The country serves over 40 airlines, including its own flag carrier, Malaysia Airlines. Most international flights land at the new state-of-the-art Kuala Lumpur International Airport (KUL) at Sepang, Selangor. This is also the hub of Air Asia, a frequented low-cost carrier that provides cheap access across Asia. The old international airport, the Sultan Abdul Aziz Shah Airport, now caters to domestic travel.
There are several ports of entries, namely Penang, Port Klang, Kuantan, Kuching and Kota Kinabalu.
Flying is cheap and easy on low budget airlines, such as Air Asia. Flying from KL to Langkawi, it takes an hour, the fare is under US$22. Buses can be are even cheaper, but slower. Trains are another option. The variety of transport make it easy to visit multiple destinations within a single trip by mixing and matching.
Roads usually well paved and is a good destination for cyclists. Should you wish to venture beyond the beaten track should, consider hiring a mountain bike. In KL, ordinary rental bicycles cost RM10 per hour. In Penang, a one-day hire is RM12.
Convenience and availability of buses means hitchhiking is not required. It is still done on the highways off the west coast, but it is down at the passenger’s risk.
The bus is the most common form of land transport. Both regional and long distance travel can be reached via major stations.
Most stops do not require advanced ticketing.
Local commuter buses can be full during peak hours—mornings and evenings. It is always advisable for first time visitors, enquire with the bus driver the routing and make your preferred destination known before taking a seat.
Light Rail Transit
One of the best ways to get around Kuala Lumpur is via Monorail. It passes several shopping areas as well as the CBD. For more information:
Taxis in Malaysia (red, green and yellow) run on metres, but many drivers often prefer to turn them off, and instead negotiate a fare. If this happens, simply flag down another. Another way around this issue is to buy a couponed fixed price taxi from KL Sentral or install the “MyTeksi” app. This on-demand booking app lets you connect with the nearest taxi and also estimate the fare, protecting passengers from unscrupulous drivers. To avoid haggling or taking the taxi altogether, tourists can travel by train or monorail.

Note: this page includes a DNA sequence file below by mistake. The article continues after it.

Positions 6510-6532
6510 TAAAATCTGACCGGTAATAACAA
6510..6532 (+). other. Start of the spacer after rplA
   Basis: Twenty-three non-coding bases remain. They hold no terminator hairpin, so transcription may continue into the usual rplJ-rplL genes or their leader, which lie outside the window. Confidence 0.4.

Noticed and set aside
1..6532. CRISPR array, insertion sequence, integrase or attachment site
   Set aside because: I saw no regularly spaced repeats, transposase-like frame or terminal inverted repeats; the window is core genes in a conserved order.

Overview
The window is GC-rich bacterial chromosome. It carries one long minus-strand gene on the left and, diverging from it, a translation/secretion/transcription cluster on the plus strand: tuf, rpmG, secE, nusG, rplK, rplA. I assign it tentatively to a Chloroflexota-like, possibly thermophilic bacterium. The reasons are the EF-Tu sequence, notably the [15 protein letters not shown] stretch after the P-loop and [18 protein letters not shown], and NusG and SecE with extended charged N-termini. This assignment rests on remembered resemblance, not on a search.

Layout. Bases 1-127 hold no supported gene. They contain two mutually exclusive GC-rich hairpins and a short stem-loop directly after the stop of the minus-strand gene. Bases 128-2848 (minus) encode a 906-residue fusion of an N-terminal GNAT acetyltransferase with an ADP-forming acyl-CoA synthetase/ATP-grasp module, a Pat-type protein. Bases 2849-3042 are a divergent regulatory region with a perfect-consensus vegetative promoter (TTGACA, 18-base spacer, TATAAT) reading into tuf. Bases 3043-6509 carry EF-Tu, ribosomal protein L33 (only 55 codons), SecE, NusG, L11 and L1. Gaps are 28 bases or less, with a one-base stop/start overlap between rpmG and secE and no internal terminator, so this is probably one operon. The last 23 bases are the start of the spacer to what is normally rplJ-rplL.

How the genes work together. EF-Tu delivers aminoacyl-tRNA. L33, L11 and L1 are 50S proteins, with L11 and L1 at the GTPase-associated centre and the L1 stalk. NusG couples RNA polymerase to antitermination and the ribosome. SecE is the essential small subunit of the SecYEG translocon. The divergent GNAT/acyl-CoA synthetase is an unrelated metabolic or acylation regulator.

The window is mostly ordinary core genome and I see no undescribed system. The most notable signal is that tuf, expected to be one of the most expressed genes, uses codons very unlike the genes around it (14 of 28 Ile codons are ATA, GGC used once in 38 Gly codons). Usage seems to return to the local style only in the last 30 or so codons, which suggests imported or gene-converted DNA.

Tourists should note, besides the metered fare, separate charges applies when:
luggage is placed in the boot
taxi is pre-booked
if three or more passengers are on board
Warning: Tourists should be wary that taxis parked outside luxury hotels are notorious for malpractice. Besides, many hotels have their own vehicles for hire, enquire within.
Trishaws are part of the traffic scene. Usually seating two, the fare is negotiable and should be agreed before departure. They are most abundant in the own towns of Penang and Melaka. Tourists should realise, they are paying for the experience more than anything else.
Motorcycle hire starts from RM30-40 per day.
1.8 m BC
Head axe found
Native ancestors settle in region
EARLY TRADE & MALACCA EMPIRE
Hindu Prince and pirate founds trading port of Malacca
Islam spread throughout the empire
Chinese Admiral Cheng Ho arrives in Malacca
THE PORTUGUESE & DUTCH
Portuguese conquest of Malacca
Dutch take Malacca from Portuguese
EAST INDIA COMPANY
British Capitan Francis Light occupies Penang
British takeover Malacca and Dutch Java
Malacca, Penang and Singapore to create the Straits Settlement
CHINESE TIN MINES
Tin rush attract Chinese miner influx
Chinese trader Hiu Siu appointed Kapitan Cina of Kuala Lumpur
Chinese tin miners found Kuala Lumpur
Yap Ah Loy, third Kapitan Cina, known as the founder of Kuala Lumpur
Pankor Treaty and rise of British imperialism in Malaya
Movement of state capital to Kuala Lumpur
Botanical garden begins
Federated Malay State formed
KL regional rail hub completed
Battle of Penang
British discourage self-government
FEDERATION OF MALAYA
Straits Settlement dissolved, seek independence from Britain
Malayan Communist Park begins guerrilla war against British
British high commissioner Sir Henry Gurney assassinated
Independence declared in Malaya, Tunku Abdul Rahman is first prime minister
Sabah, Singapore, Sarawak join Federation of Malaya
Singapore leaves Malaysia
Race riots kills hundreds
Hussein Onn becomes third prime minister
Prime Minister Dr Mahathir Mohamad introduces “Buy British Last” and “Look East” policy
Construction of new administrative capital at Putrajaya
Kuala Lumpur Tower is erected
ECONOMIC & POLITICAL CRISIS
Asian financial crisis and recession
Petronas Towers become tallest building in the world
16th Commonwealth Games held in Kuala Lumpur
Gunung Mulu National Park and Kinabalu Park becomes UNESCO world heritage
21st Southeast Asian Games in Kuala Lumpur
Mahathir retires, Abdullah Ahmad Badawi became Prime Minister
Barisan National win election
50 year celebrations, demonstrations against BN in KL
BN retains power but suffers defeat to Pakatan Rakyat
Historic Straits Cities (Penang and Malacca City) becomes UNESCO world heritage
'1Malaysaia policy' to build trust and respect among different races
Appoints first female judge
KL rallies for free and fair elections
Large street demonstration for electoral reform
Lenggong becomes UNESCO world heritage
BN hold onto power even when PR own majority
Malaysia Airlines Flight 370 disappears and Flight 17 shot down in Ukraine
A basic estimate of daily spending (per person) is illustrated below.*
flash-packer or hostel
Food & Drink
hawker food or food court
bus, monorail and bicycle
luxury hotel or serviced apartment
Food & Drink
fine dining and wine
taxi or rental car
Total basic daily spending RM80 (US$ 20)
Total basic daily spending RM1040 (US$ 235)
*This excludes sightseeing, shopping and other personal tourism activities, such as beauty care and hiring eco-guides.